Open shade is the midday photographer's friend. This egret near the channel bank is lit primarily by reflections from the water. As this was the best light I expected to get, I crouched down, adjusted my exposure to compensate for the bright feathers, and waited to capture this moment.
I sometimes walk the Bolsa Chica wetlands on Sunday afternoons after visiting my parents, who live nearby.
This means I visit a scenic wonderland regularly, but not during the photographer’s “magic hour”, when the light gets warmer and less contrasty. I don’t mind. A beautiful walk is a beautiful walk, whether I get beautiful pictures or not.
This illustrates the dynamic range problem with midday light. In softer, warmer, magic hour light, the bird's breast would be less bright and its head less dark.
I feel I should learn how to deal with any kind of light, and I am intrigued by the photographic challenge of bright, contrasty afternoons. Adding to the exposure challenge at Bolsa Chica: white egrets against dark water, dark cormorants against white clouds, and me still fumbling with relatively new equipment (Nikon D7000 camera and TC17 teleconverter).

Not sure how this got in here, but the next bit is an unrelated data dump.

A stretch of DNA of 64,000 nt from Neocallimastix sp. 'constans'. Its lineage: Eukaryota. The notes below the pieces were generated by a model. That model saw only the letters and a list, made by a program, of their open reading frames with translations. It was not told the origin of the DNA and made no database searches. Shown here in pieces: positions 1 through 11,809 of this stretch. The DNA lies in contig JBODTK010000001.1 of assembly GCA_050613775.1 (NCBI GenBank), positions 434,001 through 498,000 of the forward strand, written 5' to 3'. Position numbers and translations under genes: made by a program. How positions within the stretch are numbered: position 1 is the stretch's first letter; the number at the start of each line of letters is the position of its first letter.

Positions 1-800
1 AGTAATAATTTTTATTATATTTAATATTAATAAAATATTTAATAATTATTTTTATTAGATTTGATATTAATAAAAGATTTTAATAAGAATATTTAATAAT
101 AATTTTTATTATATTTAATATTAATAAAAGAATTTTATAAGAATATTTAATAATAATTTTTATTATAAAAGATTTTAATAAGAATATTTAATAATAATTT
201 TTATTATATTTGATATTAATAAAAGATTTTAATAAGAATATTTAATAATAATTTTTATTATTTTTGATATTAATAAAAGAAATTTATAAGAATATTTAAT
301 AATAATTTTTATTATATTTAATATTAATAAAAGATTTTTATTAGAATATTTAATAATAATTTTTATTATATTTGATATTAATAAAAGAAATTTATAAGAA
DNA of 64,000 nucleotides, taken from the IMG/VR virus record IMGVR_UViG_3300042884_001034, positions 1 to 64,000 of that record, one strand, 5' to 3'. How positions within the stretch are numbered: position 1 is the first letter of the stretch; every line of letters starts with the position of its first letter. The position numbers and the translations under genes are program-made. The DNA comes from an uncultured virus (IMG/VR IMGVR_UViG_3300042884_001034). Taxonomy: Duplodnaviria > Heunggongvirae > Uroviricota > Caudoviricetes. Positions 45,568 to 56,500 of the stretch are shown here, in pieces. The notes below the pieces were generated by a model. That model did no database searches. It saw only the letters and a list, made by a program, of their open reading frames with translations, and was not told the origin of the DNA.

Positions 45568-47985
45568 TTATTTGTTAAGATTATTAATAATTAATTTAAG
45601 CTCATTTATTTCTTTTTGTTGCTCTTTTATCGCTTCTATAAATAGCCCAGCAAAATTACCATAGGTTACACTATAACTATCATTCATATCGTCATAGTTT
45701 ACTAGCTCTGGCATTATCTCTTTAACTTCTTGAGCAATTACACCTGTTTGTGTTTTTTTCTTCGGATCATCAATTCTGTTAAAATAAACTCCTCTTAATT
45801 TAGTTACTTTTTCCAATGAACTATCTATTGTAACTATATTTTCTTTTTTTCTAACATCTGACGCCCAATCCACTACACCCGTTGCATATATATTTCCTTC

I showed this to my wife and her only comment was, "It looks fake." I then spent about an hour in Irony Land, trying to figure out how to use Photoshop tools to make a RAW capture look LESS fake. Then I gave up.
I'm still struggling to capture birds-in-flight with the D7000, 70-200, and TC17 teleconverter, but I have complete confidence in the gear. I must practice to frame things right and keep the focus point where it belongs.
Last Sunday, I took many pictures and kept very few, only one of which is a good photograph. The key lesson, while not new, bears repeating: making photographs is a very different activity from taking photographs. The one photo I really like (top of post) is the one I worked for. But I still had fun taking and learning from the others, so I’ve got no complaints.
Once again, I got frustrated with a poorly exposed image and threw Aperture's "toy camera" filter on it. And once again, people like it more than the image I consider a "serious photograph."